Avneri v. Hartford Fire Insurance Company
AMENDED MEMORANDUM OPINION AND ORDER - The Court hereby withdraws its previous Memorandum Opinion and Order (Dkt. #35) and enters this order in its place. It is therefore ORDERED that Defendant's Motion for Summary Judgment (Dkt. 29 ) is GRA NTED IN PART AND DENIED IN PART. Accordingly, the Court grants Defendant's motion as it relates to Plaintiff's negligence claim, but denies it as to Plaintiff's remaining claims. Signed by Judge Amos L. Mazzant, III on 10/17/2017. (baf, )
United States District Court
EASTERN DISTRICT OF TEXAS
HARTFORD FIRE INSURANCE
Civil Action No. 4:16-CV-917
AMENDED MEMORANDUM OPINION AND ORDER
On October 12, 2017, the Court issued a Memorandum Opinion and Order (Dkt. #35)
denying Defendant Hartford Fire Insurance Company’s Motion for Summary Judgment (Dkt.
#29). The Court hereby withdraws its previous Memorandum Opinion and Order (Dkt. #35) and
enters this order in its place. After reviewing the relevant pleadings and motions, the Court finds
Defendant’s motion should be granted in part and denied in part.
Plaintiff purchased a policy (“the Policy”) from Defendant covering Plaintiff’s property
(“the Property”) located at 2434 I-35E South, Denton, Texas 76205. The Policy’s effective date
was from March 1, 2016 through March 1, 2017. On April 11, 2016, a hail and wind storm
occurred in Denton, Texas. On April 25, 2016, Plaintiff reported a claim under the Policy alleging
the Property sustained substantial damage as a result of the storm. Ultimately, Defendant denied
the claim asserting that the damage, if any, the Property sustained did not exceed the Policy’s
deductible. As a result, Plaintiff filed suit in state court, which Defendant then removed to this
Court. (Dkt. #1).
On July 28, 2017, Defendant filed its Motion for Summary Judgment (Dkt. #29), and on
August 11, 2017, Plaintiff filed his response (Dkt. #31). Subsequently, Defendant filed its reply
(Dkt. #32) on August 18, 2017, and Plaintiff filed its sur-reply (Dkt. #33) on August 25, 2017.
Summary judgment is proper when “the movant shows that there is no genuine dispute as
to any material fact and the movant is entitled to judgment as a matter of law. FED. R. CIV. P. 56(a).
A dispute is genuine “if the evidence is such that a reasonable jury could return a verdict for the
nonmoving party.” Anderson v. Liberty Lobby, Inc., 477 U.S. 242, 248 (1986). Substantive law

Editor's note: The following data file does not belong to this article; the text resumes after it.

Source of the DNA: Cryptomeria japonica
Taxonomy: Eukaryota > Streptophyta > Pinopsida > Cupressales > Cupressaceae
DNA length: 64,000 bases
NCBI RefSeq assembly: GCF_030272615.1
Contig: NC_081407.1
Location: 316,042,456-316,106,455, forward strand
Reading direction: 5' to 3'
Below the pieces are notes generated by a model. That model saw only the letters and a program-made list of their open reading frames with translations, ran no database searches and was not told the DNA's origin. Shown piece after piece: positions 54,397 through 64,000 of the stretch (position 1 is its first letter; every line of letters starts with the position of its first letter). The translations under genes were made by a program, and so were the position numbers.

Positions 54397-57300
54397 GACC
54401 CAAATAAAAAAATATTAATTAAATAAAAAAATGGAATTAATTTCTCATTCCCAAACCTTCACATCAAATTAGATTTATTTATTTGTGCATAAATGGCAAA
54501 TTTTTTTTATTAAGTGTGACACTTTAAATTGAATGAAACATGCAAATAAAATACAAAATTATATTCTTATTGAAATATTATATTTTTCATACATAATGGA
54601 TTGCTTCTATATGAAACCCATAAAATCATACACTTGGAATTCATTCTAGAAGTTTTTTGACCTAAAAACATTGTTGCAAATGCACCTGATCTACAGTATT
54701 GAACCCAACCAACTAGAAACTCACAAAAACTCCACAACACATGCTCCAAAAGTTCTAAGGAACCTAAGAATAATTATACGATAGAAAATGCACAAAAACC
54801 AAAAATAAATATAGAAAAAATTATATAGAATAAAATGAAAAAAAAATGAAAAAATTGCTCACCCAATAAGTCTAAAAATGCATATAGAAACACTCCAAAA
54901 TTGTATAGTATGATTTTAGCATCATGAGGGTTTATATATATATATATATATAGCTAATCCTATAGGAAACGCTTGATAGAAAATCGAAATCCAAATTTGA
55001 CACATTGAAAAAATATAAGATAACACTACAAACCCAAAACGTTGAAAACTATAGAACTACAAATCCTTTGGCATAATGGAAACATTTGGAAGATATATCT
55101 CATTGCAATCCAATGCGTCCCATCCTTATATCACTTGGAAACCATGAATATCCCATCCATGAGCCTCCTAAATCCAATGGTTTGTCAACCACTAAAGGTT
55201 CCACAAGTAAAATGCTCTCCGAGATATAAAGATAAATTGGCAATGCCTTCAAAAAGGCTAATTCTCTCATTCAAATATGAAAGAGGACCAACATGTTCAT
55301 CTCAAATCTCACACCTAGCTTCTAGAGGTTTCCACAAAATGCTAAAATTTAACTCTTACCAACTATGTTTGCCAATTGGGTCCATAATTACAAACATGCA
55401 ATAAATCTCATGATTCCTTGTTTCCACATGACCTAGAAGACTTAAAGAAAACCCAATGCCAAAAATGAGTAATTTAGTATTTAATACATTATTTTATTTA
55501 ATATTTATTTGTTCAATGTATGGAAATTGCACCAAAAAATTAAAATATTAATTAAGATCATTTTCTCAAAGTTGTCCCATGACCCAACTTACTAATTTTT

identifies which facts are material. Id. The moving party bears the initial burden of identifying
the basis for its motion and identifying “depositions, documents, electronically stored information,
affidavits or declarations, stipulations (including those made for purposes of the motion only),
admissions, interrogatory answers, or other materials” that demonstrate the absence of a genuine
issue of material fact. FED. R. CIV. P. 56(c)(1)(A); Nola Spice Designs, L.L.C. v. Haydel Enters.,
Inc., 783 F.3d 527, 536 (5th Cir. 2015). If the moving party satisfies its burden, the nonmovant
must present affirmative evidence showing that there is a genuine issue for trial. Anderson, 477
U.S. at 257; Celotex Corp. v. Catrett, 477 U.S. 317, 324 (1986). Mere denials of material facts,
unsworn allegations, or arguments and assertions in briefs will not suffice to carry this burden.
The Court must consider all of the evidence in the light most favorable to the nonmovant, with all
reasonable inferences from the evidence made in favor of the nonmovant. Nola Spice, 783 F.3d
at 536. However, the Court must “refrain from making any credibility determinations or weighing
the evidence.” Turner v. Baylor Richardson Med. Ctr., 476 F.3d 337, 343 (5th Cir. 2007).
Plaintiff asserted a claim against Defendant for negligent claims handling. (Dkt. #2 at ¶
46). Defendant argues Texas law does not recognize such a claim. The Court agrees and finds
such a claim does not exists under Texas law. See Higginbotham v. State Farm Mut. Auto. Ins.
Co., 103 F.3d 456, 460 (5th Cir. 1997); Northwinds Abatement, Inc. v. Emp’r Ins. of Wausau, 258
F.3d 345, 352 (5th Cir. 2001). Further, Plaintiff abandoned his negligence claim when he failed
to respond to Defendant’s argument that such a claim did not exist. As a result, the Court finds
Plaintiff’s negligence claim fails as a matter of law.
However, after a careful review of the record and the arguments presented, the Court is not
convinced that Defendant met its burden demonstrating that there is no material issue of fact
entitling it to judgment as a matter of law as to the remainder of Plaintiff’s claims.
The Court hereby withdraws its previous Memorandum Opinion and Order (Dkt. #35) and
enters this order in its place.
It is therefore ORDERED that Defendant’s Motion for Summary Judgment (Dkt. #29) is
GRANTED IN PART AND DENIED IN PART. Accordingly, the Court grants Defendant’s
motion as it relates to Plaintiff’s negligence claim, but denies it as to Plaintiff’s remaining claims.
SIGNED this 17th day of October, 2017.
AMOS L. MAZZANT
UNITED STATES DISTRICT JUDGE
Disclaimer: Justia Dockets & Filings provides public litigation records from the federal appellate and district courts. These filings and docket sheets should not be considered findings of fact or liability, nor do they necessarily reflect the view of Justia.
Why Is My Information Online?